pancreatic cancer in pets
The pancreas is a delicate, small organ with a super huge job. Not only does it produce insulin, which keeps our blood glucose levels stable, but it produces a number of other hormones and digestive enzymes that help our small intestines absorb nutrients and digest food.
Luckily, pancreatic cancer is rare in pets. But when it strikes, it is devastating. Of the pancreatic cancers that affect our pets, pancreatic adenocarcinoma, insulinomas, and gastrinomas are the three most common.
Causes of pancreatic cancer in pets
Pancreatic adenocarcinomas usually arise from the pancreatic duct system. These tumors cause necrosis and inflammation, which leads to more local inflammation of the pancreas. In turn, this leads to signs of pancreatitis. Clinical signs of pancreatic adenocarcinoma are vague and non-specific. They include weight loss, loss of appetite, fever, lethargy, abdominal pain and distention, and vomiting and diarrhea. A host of other illnesses can cause similar signs, so extensive testing will likely be required for a definitive diagnosis.
Gastrinomas are pancreatic tumors that produce excess gastrin, a hormone responsible for stimulating the cells of the stomach to produce gastric acid. Increased levels of gastric acid can cause gastrointestinal ulceration and perforation. Clinical signs are related to high gastric acid levels and gastrointestinal ulceration and include bloody vomit, bloody stool, pale gums, decreased appetite, and weight loss.
Insulinomas are pancreatic tumors that produce excess insulin, causing dangerous drops in blood sugar. Clinical signs relate to hypoglycemia but can also extend to some behavioral changes. Shaking, muscle tremors, weakness, collapse, and seizures can all occur.
Luckily all of these cancers are rare in dogs and very rare in cats. But unluckily for those diagnosed, treatment options are quite limited. Add in to the mix that by the time these cancers are diagnosed, 80% of cases have already metastasized to other organs and we get a very bleak prognosis.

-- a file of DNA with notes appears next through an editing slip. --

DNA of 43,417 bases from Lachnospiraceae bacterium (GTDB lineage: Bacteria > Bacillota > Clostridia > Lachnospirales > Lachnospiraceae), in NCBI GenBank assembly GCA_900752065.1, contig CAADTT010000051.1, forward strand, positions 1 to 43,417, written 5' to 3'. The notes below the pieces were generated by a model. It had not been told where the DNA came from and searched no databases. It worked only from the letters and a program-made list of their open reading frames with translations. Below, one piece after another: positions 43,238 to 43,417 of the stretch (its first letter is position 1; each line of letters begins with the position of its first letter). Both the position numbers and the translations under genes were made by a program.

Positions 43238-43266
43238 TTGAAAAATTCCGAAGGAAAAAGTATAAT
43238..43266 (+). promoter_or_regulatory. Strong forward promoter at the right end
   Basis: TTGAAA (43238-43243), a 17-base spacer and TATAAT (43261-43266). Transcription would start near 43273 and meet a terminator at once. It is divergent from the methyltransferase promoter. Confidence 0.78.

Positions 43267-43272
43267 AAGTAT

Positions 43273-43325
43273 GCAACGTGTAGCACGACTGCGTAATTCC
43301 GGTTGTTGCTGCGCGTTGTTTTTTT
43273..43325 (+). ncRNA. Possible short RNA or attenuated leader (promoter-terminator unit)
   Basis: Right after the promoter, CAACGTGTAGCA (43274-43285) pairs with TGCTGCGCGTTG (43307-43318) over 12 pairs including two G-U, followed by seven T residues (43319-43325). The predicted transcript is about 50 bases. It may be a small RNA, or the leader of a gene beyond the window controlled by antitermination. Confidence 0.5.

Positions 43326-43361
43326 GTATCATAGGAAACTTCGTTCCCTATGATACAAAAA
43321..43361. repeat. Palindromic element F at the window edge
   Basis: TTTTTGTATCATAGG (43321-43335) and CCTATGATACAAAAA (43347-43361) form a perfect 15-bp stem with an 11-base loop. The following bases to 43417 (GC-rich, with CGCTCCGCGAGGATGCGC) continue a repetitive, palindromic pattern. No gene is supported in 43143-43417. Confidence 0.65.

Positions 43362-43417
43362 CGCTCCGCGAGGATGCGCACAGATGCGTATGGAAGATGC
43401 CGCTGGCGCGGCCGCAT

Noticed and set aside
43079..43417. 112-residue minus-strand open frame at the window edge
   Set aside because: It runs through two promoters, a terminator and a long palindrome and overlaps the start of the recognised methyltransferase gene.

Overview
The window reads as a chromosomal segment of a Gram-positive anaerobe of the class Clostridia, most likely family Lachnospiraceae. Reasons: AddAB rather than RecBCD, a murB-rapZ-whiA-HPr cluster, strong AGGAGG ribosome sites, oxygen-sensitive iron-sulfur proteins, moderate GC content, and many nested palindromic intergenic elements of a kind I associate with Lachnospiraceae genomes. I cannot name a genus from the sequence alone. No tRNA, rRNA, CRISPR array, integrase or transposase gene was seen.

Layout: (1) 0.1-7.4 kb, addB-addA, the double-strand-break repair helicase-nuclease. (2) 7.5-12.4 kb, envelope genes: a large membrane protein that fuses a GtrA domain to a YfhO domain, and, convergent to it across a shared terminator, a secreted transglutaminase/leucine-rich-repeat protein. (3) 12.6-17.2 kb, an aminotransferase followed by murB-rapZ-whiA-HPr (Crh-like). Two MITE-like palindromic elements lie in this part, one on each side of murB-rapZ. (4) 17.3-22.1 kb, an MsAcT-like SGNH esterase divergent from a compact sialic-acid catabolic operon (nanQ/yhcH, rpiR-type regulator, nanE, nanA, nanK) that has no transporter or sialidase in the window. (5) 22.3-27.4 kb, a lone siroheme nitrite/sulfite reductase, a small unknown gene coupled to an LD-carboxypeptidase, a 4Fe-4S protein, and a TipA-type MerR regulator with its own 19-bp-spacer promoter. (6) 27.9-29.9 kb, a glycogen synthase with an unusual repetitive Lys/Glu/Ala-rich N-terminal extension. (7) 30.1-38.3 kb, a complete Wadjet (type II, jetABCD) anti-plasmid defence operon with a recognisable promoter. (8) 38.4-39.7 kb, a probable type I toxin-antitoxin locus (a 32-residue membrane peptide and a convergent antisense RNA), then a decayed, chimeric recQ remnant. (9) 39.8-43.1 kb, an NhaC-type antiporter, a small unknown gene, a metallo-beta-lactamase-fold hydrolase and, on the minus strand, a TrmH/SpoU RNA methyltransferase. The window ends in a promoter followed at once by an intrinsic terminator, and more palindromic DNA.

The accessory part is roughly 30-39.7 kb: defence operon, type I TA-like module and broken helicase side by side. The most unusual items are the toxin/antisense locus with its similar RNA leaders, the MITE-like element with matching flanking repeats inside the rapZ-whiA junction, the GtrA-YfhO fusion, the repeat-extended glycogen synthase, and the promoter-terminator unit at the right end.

But we are not without hope – there are some options for treatment. Surgery can be pursued if the tumor is localized, though it is often difficult to remove all cancerous cells. Because of the delicate nature of the pancreas, surgery has a tendency to promote pancreatitis due to the mere handling of the organ, so post-operative pancreatitis is common.
Adenocarcinomas are generally unresponsive to chemotherapy and radiation, so these are not usually pursued. Pancreatic adenocarcinomas carry a very poor to grave prognosis for this reason, and pets will often succumb within weeks of diagnosis.
Patients with gastrinomas will benefit from some medications in addition to surgical removal of the tumor. H2 blockers (like Pepcid or Zantac), intravenous fluids, and gastroprotectants aim to minimize the clinical signs, and survival times range from one week to eighteen months post-surgery.
Insulinomas in dogs are rarely benign, whereas in humans, up to 90% of cases are. In dogs (and very rarely cats), treatment of malignant insulinomas requires surgery, medical management, or dietary management, and some cases require a combination of two or more treatment modalities. A recent study showed a median survival time in dogs of about two years when treated with surgery versus a little over six months when treated with medical therapy alone.
Again, we are lucky that malignant pancreatic tumors are rare in our pets. If your pet has been diagnosed with pancreatic cancer, you and your veterinarian will come up with a treatment plan that is right for your pet and your family. In some cases, that might be aggressive treatment and in other cases, humane euthanasia might be best. An open dialogue with your veterinarian is key to finding the right answer for your family, and of course, having pet insurance will allow you forget about the potential costs of treatment and to make whatever decision is right for you.